The Giro d’Italia then and now: Interview with race director, Mauro Vegni
The Gazzetta dello Sport’s headquarters is nestled away on a quiet street in the northeastern suburbs of Lombardy’s capital, a leafy area known as Crescenzago, one of many small towns that have been absorbed into into the city’s perpetual sprawl over the last century.
It’s a large, low-rise block of buildings that stands between a road and the Lambro river. Inside the complex, the courtyard is ornamented with several large pillars displaying a selection of the paper’s most iconic covers, from the lurid green of the its first edition to Italy’s Fabio Cannavaro holding the World Cup aloft in 2006 and the jubilant yellow celebration of “Roi Nibali” after his 2014 Tour de France victory. All colourful towers of heady summer memories against the sodden grey of an autumn afternoon in Milan.
In a first-floor office overlooking the square, the Giro’s director, Mauro Vegni, is busy putting the final touches to the presentation of the 100th edition of the Giro d’Italia, surrounded by mementos from a lifetime in cycling, including a replica of the race’s iconic Trofeo senza fine.
Born in 1959 outside of Siena, Vegni grew up in Rome and after university, he began a career in cycling that would eventually lead him to his current position as the director of Italy’s most important race, only the sixth in its 108-year history. Originally, he’d been a footballer, with little interest in bike racing, but by twist of fate, his affections shifted thanks to the suggestion of a very influential neighbour in the Italian capital.
“Franco Mealli lived nearby,” says Vegni. “He was a Roman who organised several races, including the Tirreno-Adriatico, the Giro del Lazio, he was one of the biggest in Italy after the Gazzetta. He convinced me to forget about football and took me with him to see some races, and with that, I started to following cycling out of curiosity. While I was at university, I gave him a hand whenever I could, and later he made me a proposal to work in the cycling world.”
Unfortunately, the legacy of organisers like Mealli has been somewhat neglected by the sport’s followers today, but once upon a time he, and others like him, were cornerstones of the sport in the provinces.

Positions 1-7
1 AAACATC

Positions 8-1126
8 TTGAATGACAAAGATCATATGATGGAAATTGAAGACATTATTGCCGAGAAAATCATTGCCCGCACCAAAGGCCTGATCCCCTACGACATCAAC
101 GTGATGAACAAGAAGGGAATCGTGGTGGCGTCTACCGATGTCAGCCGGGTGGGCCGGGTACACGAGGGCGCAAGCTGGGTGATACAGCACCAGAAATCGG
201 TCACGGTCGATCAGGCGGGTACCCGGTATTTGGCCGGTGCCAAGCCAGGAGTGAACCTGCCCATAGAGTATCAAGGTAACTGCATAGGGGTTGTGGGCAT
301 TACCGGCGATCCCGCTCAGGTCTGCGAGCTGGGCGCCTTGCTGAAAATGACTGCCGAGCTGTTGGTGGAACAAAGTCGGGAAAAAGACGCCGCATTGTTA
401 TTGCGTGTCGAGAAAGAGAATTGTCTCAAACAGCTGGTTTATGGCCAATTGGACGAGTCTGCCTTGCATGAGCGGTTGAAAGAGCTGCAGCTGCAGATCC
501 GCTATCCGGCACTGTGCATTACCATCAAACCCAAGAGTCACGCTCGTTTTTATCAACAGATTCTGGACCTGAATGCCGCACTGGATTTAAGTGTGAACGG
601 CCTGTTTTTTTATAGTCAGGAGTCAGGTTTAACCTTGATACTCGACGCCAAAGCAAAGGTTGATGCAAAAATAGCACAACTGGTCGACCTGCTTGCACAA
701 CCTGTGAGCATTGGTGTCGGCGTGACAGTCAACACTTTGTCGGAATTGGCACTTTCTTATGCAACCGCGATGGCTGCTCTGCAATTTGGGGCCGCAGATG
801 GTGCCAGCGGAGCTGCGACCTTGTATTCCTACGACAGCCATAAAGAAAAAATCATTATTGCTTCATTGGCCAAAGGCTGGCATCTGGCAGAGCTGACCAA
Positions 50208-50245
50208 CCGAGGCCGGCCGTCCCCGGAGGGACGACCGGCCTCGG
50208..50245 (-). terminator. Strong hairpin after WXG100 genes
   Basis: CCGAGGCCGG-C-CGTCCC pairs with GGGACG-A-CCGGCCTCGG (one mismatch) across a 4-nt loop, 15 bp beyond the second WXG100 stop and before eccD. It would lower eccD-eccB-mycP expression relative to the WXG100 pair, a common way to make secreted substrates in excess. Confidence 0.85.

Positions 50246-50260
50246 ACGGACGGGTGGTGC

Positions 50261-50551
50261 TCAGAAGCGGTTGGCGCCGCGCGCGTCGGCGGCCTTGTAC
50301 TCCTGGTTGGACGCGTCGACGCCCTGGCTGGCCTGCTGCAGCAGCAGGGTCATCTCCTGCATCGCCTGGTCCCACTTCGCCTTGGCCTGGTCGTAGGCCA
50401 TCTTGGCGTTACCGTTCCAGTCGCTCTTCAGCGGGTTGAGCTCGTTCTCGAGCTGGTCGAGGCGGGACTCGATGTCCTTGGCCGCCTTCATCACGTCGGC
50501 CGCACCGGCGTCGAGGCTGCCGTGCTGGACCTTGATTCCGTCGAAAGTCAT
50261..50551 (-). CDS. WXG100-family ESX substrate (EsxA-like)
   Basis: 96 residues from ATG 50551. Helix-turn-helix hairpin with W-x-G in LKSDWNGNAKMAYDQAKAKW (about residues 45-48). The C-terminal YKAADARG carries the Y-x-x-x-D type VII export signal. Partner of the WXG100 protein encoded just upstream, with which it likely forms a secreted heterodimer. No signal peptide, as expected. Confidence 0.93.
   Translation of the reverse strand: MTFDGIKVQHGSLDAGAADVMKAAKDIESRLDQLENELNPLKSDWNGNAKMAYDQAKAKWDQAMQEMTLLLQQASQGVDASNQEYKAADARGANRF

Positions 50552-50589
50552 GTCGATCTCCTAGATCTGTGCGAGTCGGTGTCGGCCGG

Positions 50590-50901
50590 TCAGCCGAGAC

Cycling was in his blood – his uncle Adelino raced against Gino Bartali and both his brothers Marcello and Bruno were professional riders – but Franco chose a different route, towards organisation and roles in large events like 1955 World Championships, held in Frascati, in the hills south of Rome, and the capital’s 1960 Olympics. By the 1970s he had built up an impressive portfolio of beautiful races across central and southern Italy, many of which are sadly no longer with us.
So significant was he, in fact, that people often referred to him as the “Torriani of the south,” in reference to the long-serving Giro director of the time. He remained passionate about cycling to his death in 1997, when La Repubblica lamented the passing of “l’ultimo alfiere di un ciclismo antico,” the last standard-bearer of old cycling.
Both the pace and the scale of change seen by Vegni, by anyone working in cycling over the last few decades, has been striking. For better and for worse, the sport hardly resembles even the era of Francesco Moser and Giuseppe Saronni, and had nothing to connect it to the era of Fausto Coppi other than a journalist’s occasional cliché and the nostalgic concoctions of marketing managers.
But while Mealli might have been the last standard-bearer of the country’s cycling Golden Era, his understudy seems attached to elements of the past, even as he plans for the future, and whenever the subject of the sport’s transformation comes up, he seems intent that while the developments made have largely been good things, we should not throw the baby out with the bathwater.
“Like everything in life,” he says, “over time there are always changes. Cycling, once upon a time, lived on passion and voluntary help, but today, if you want to do it properly you need to act like a business.
“There’s been an extreme change too in terms of human relationships. Years ago, with a telephone call you could make deals and create events. Now there are contracts, lawyers and legal departments, accountants. But the whole world has changed, and cycling, as such, had to change too.